In Reinventing Discovery: The New Era of Networked Science, physicist and essayist Michael Nielsen emphasizes how the internet has created the conditions for a completely open research field in which increased collaboration can help spur innovation.
Using inventive examples from a wide range of fields, including chess, math, bird-watching, and astronomy, Nielsen outlines how online tools can accelerate the rate of scientific discovery. By allowing for many voices to contribute to the work of a large project, networked science can refocus expert attention and, with the condition of a standard body of knowledge and techniques, create data-driven intelligence.
Nielsen, a member of the open science movement, wants to restructure research such that scientists benefit from sharing their data and ideas, thus allowing for increased collaboration and innovation. In doing so, Nielsen believes that we can amplify collective intelligence and reinvent discovery itself.
Leaders in education can learn from these lessons in order to improve collaboration in teaching.
Although Nielsen’s book primarily focuses on the research of natural sciences, leaders in education can learn from these lessons in order to improve collaboration in teaching. Here at Carnegie, our solution is the networked improvement community, in which networks can be used to leverage improvement science. By working together, practitioners can learn best practices, creating a network of people that work together to improve teaching and student learning. The Carnegie Foundation has used these principles in the creation of the Community College Pathways and Building a Teaching Effectiveness Network programs.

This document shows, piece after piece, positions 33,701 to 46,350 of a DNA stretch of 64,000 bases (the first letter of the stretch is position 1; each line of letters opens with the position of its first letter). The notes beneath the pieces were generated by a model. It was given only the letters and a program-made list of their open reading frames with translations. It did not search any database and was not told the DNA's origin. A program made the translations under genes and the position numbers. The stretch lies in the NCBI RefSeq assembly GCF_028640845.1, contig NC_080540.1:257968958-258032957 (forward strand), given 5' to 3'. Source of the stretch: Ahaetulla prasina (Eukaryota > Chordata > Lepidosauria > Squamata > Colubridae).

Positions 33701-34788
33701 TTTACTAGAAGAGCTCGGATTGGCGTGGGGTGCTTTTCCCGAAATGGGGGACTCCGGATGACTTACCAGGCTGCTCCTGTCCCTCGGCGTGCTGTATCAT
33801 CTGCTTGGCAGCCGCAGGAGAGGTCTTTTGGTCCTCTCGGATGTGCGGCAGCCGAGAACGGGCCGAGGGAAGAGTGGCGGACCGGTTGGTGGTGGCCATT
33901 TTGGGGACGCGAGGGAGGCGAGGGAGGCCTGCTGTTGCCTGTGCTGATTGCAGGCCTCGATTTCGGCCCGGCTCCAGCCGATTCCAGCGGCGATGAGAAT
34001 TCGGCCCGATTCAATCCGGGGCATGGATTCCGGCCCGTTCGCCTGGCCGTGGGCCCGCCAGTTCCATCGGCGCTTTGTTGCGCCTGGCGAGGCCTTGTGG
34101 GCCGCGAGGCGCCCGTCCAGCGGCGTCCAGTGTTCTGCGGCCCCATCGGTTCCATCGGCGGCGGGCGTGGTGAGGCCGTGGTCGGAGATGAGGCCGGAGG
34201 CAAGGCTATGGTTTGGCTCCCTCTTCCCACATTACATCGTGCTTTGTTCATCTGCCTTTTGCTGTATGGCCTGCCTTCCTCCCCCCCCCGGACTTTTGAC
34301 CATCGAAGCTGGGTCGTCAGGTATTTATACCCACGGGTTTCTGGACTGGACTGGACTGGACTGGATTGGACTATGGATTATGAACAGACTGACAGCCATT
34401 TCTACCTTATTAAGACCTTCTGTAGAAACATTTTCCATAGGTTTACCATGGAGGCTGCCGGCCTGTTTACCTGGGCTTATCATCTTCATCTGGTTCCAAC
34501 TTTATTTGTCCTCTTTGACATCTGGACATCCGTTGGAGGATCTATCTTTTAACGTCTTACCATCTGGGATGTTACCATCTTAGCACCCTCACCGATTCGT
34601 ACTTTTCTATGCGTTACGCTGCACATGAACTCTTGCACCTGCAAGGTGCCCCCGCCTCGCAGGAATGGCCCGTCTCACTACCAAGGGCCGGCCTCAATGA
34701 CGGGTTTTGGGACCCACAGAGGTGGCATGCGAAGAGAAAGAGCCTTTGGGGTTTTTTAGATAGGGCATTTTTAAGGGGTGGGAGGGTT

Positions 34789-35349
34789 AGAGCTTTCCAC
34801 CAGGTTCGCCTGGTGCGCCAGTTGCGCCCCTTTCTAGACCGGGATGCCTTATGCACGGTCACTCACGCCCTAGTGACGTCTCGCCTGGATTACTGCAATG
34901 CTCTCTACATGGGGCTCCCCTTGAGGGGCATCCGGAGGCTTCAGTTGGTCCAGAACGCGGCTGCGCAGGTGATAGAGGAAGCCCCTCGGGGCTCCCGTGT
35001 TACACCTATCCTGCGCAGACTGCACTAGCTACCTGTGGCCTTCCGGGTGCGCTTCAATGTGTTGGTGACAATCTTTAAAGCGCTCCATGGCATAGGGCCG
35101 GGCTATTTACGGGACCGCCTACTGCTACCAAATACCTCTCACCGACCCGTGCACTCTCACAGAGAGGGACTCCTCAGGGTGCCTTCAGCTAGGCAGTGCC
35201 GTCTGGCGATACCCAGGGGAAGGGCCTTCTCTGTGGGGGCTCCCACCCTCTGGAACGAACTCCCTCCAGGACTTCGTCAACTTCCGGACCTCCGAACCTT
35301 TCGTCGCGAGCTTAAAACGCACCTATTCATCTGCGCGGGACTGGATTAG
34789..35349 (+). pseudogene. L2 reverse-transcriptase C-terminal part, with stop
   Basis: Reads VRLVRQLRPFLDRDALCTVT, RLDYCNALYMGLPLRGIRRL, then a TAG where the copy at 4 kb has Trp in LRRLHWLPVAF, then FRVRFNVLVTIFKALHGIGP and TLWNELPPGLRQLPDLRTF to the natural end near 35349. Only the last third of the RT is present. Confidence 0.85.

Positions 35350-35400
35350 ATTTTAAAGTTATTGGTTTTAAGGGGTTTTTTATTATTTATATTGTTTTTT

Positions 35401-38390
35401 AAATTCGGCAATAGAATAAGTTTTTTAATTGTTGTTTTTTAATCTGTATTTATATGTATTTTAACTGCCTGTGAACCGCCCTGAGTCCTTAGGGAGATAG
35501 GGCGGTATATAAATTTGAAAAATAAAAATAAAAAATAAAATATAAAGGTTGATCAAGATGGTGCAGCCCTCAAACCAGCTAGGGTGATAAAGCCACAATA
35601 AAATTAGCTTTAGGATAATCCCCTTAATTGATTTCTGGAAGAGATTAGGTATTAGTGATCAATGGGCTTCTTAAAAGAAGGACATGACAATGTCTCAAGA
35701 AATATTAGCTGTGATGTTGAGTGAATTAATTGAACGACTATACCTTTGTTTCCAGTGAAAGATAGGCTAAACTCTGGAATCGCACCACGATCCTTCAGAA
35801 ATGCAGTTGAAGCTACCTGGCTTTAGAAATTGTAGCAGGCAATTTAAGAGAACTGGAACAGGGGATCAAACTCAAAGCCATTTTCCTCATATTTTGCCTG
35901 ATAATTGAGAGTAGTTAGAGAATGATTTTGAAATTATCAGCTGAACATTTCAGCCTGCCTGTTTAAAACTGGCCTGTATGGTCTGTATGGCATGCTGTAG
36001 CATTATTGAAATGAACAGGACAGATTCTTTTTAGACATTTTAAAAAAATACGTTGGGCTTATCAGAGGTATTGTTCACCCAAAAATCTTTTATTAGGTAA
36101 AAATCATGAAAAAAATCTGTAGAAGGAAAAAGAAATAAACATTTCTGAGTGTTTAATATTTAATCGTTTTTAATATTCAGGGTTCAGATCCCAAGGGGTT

In addition, by showing how scientists must work together to create openness, Nielsen demonstrates that improvement shouldn’t be a top-down approach. At Carnegie, change doesn’t happen from an organization forcing implementation. Instead, improvement involves practitioners at every step of the process. In order for open science and improvement science to work, all involved need to contribute.
Watch the TED Talk Nielsen gave in 2011 on the importance of open science.